Andrea
Andrea
2 years 13 days ago

Um, I wasn’t the one being a “purist” – I was responding sarcastically to your condescending remarks about people using whey protein or making smoothies with blenders, while you’re sitting at a computer and talking about eating fat free ricotta cheese… clearly you missed the point of my post.

OnTheBayou
OnTheBayou
2 years 13 days ago

Or maybe he didn’t drink the milk, I just realized. About having the lactase gene in adulthood. OTOH, someone way back drank the milk as an adult and didn’t get bloated, etc.

Sanjin
Sanjin
2 years 14 days ago

You got the point!
Stone-age people definetly ate protein supplements.

Dan
Dan
2 years 13 days ago

I’ve been taking whey for years. Switched from concentrate to isolate 2 years ago. I get 3 lbs at a time (grass fed) from a company in Florida and the price is good. I know grass fed in this case isn’t too much of a factor because there’s no fat but at least I know the quality is great. Just make sure it says No rBGH used!

Dan
Dan
2 years 13 days ago

As far as collagen, I use Great Lakes Beef Gelatin Collagen Hydrolysate – 16 oz. I take it at night and in the morning. Mixes instantly in water and digests quickly. I have read that Great Lakes gets it from Grass Fed cows as well.

OnTheBayou
OnTheBayou
2 years 13 days ago

Correct on all counts, but I think the benefits of organic gelatin would be hard to measure against conventional. Many layers of processing and pretty much just simple amino acids left.

I was using conventional gelatin, half the price of Great Lakes. But since I’ve been saving every bone and making brother from them, I’ve had so much gelatin intake I’ve not used the powders in a long time.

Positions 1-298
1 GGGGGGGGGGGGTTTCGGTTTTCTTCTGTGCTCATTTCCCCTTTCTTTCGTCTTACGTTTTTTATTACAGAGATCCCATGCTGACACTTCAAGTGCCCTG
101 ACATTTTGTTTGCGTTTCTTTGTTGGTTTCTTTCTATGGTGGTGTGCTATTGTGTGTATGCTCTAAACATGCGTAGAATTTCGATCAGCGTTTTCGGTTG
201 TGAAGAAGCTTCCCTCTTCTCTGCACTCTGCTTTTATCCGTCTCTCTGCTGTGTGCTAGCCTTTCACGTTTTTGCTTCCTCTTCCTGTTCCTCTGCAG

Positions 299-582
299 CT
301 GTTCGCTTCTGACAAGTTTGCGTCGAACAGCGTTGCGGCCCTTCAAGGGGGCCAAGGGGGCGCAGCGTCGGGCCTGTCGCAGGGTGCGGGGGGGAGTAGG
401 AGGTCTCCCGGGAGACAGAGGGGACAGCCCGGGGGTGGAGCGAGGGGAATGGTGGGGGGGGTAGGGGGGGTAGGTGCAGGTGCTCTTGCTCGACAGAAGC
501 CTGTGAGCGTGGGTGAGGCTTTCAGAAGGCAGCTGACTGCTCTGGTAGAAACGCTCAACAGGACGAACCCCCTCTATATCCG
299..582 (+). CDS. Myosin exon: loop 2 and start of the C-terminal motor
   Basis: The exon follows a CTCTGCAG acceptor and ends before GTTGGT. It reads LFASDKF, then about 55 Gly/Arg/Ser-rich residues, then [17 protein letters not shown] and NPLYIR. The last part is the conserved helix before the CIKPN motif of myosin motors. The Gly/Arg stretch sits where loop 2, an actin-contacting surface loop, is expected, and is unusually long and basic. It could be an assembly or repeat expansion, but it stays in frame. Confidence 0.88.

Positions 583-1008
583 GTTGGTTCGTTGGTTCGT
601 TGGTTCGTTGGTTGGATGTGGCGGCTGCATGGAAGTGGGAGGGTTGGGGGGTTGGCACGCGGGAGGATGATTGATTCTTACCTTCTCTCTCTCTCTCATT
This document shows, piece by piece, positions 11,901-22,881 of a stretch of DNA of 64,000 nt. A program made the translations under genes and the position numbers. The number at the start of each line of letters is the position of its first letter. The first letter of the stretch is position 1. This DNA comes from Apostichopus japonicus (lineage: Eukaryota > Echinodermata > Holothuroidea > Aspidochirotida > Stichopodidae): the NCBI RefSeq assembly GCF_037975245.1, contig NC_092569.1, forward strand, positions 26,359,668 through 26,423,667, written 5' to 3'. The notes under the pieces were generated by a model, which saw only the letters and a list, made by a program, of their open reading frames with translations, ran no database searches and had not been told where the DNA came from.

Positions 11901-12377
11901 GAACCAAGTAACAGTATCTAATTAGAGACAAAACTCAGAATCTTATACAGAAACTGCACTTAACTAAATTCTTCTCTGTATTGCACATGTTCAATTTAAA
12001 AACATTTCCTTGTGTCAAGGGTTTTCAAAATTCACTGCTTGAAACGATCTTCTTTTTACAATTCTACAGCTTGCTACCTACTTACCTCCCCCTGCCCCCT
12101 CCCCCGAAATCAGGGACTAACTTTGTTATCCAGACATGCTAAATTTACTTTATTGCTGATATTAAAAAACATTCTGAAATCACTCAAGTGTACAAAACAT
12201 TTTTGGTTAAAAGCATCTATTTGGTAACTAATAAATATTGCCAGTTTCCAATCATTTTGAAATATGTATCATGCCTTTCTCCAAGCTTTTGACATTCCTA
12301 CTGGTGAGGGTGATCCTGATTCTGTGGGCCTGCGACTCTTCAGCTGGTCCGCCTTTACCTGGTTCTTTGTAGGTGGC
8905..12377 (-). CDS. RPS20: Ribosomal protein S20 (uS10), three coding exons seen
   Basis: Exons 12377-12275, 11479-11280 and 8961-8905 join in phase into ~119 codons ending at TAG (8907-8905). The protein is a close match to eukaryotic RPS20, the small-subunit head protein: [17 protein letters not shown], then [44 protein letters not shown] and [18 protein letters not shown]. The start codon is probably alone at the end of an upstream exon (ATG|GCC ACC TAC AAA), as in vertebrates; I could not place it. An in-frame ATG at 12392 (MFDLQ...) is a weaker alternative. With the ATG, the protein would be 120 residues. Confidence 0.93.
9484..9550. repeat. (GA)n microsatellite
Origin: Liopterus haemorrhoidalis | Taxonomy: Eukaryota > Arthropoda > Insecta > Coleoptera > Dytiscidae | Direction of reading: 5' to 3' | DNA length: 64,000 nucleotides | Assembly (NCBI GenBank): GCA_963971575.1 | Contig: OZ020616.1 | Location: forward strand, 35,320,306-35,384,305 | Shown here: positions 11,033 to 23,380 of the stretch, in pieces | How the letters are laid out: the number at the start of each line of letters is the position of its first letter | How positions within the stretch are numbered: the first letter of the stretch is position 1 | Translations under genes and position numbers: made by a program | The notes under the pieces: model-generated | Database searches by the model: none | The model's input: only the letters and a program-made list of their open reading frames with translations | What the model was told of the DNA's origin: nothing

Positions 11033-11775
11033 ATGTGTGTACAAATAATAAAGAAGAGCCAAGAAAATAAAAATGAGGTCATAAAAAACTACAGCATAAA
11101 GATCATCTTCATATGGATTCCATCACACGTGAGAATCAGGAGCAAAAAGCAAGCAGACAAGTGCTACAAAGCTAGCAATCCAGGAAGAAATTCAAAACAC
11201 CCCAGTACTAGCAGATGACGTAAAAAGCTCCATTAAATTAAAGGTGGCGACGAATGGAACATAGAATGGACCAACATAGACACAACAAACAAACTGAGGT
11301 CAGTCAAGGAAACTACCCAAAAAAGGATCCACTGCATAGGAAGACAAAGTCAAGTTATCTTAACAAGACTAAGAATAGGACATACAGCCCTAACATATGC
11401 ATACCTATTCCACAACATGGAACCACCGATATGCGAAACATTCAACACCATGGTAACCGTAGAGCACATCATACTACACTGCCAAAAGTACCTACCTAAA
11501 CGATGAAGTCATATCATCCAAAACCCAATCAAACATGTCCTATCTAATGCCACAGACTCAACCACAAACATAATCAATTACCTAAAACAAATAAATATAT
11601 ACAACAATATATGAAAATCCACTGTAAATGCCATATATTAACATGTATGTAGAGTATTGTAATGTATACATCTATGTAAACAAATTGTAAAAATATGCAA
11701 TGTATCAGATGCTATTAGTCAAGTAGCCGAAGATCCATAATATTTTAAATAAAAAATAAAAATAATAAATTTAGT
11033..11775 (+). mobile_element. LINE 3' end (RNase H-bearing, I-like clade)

Barb
Barb
2 years 13 days ago

Glad to read this! I put whey protein on the daily oatmeal of mine, my husband’s and 16 year old son’s (who is growing, on sports teams and very active). Thanks!

Clay
Clay
2 years 13 days ago
Now that I’m 48, my caloric needs are pretty small to what I needed in my twenties. I surf hard every day, do my planking routine every other day, and do a 20-25 min HIT session on my spinner bike about twice per week. Still, I don’t need that many calories. But unfortunately my nutritional need are the same. So every calorie must count. I make whey protein isolate drinks with unsweetened coconut milk and big shot of cinnamon and cayeene pepper. Drink on at least once per day. The cinnamon and pepper taste great but also warm up the… Read more »
Shary
Shary
2 years 13 days ago

“…when you hit middle age you run into a problem as your nutritional needs are the same but you don’t need as many calories. Whey protein fills that gap.”

Good point, Clay. I never thought of it from that perspective.

Marcia
Marcia
2 years 13 days ago

Pretty much this. I’m a 44 year old woman with very low calorie needs.

Wici
Wici
2 years 13 days ago

I like whey protein. The problem I’m having is not liking it unflavoured versions and finding a flavoured version with as little chemicals as possible. 😛

Brian
Brian
2 years 12 days ago

Wici, I recommend you try what Clay recommends but you can flavor it with Cacao, cayenne and Cinnamon. I usually go with about 1/3 of each and then add the whey powder. Hey, you can heat it up to about 120 (which is quite hot) and still remain raw! It’s delicious!

Karson
Karson
2 years 13 days ago

This year I have a delicious whey protein rub for the big turkey. Extra gainz.

Morgan
Morgan
2 years 13 days ago